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Looking at the health warning on our beers, I'm sure the grammar is incorrect.

"Alcohol abuse is dangerous to your health."

Shouldn't that be:

"Alcohol abuse is dangerous for your health."

Used as a verb, we'd say: "This is a danger to you."

Used as an adjective shouldn't we say: "This is dangerous for you"?

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Personally I think using dangerous as a modifier for "your health* is a bit odd. I'd prefer bad for your health, or (a bit more formal, perhaps) injurious/harmful to [your] health. –  FumbleFingers Dec 12 '11 at 16:41
    
When something is dangerous to or for our health, using to will give a more direct impact, and that's probably why to is prominent in this Google Ngram chart. –  Damkerng T. Nov 9 at 16:38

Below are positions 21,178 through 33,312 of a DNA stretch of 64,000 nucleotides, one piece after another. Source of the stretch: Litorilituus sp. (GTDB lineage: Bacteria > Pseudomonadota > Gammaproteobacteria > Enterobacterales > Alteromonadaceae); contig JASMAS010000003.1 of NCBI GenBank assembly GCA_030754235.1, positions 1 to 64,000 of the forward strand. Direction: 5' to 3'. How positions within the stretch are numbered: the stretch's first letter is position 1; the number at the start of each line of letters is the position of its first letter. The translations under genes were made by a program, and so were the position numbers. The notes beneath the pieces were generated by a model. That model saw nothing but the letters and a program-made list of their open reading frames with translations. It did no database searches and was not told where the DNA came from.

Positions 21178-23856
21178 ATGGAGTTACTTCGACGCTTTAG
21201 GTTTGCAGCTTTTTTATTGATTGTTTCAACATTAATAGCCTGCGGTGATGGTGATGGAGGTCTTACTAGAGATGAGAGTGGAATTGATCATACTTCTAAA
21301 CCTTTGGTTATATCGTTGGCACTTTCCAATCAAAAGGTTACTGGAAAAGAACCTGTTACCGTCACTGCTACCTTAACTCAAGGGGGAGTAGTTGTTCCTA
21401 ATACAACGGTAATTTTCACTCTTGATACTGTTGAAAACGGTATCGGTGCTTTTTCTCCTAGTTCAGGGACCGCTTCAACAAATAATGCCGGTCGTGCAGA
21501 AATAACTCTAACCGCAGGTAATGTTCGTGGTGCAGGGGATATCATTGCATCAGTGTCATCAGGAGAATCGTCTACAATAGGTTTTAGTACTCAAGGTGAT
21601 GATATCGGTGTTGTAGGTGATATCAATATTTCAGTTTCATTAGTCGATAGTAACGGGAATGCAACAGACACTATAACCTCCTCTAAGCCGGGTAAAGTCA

2 Answers 2

Both prepositions are correct with dangerous. You are restricted to use for when you continue the sentence with a to-infinitive clause:

It would be dangerous for you to stay here.

This is a danger to you: This sentence doesn't use danger as a verb, but as a noun. This example is also correct.

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And a danger for you would also be correct. –  Peter Shor Dec 12 '11 at 12:19
    
@PeterShor: Absolutely. I wrote the sentence as OP gave it to point out that "danger" isn't a verb here. –  Irene Dec 12 '11 at 18:46

Both 'dangerous for' and 'dangerous to' are correct.This has been mentioned in Longman Dictionary of Contemporary English.Even as a noun both 'danger to' and 'danger for' are correct although most prefer to use 'danger to'. Both of them have been proved correct by rigorous and thorough analysis of British National Corpus, Corpus of American Contemporary English and Google Books Corpora.

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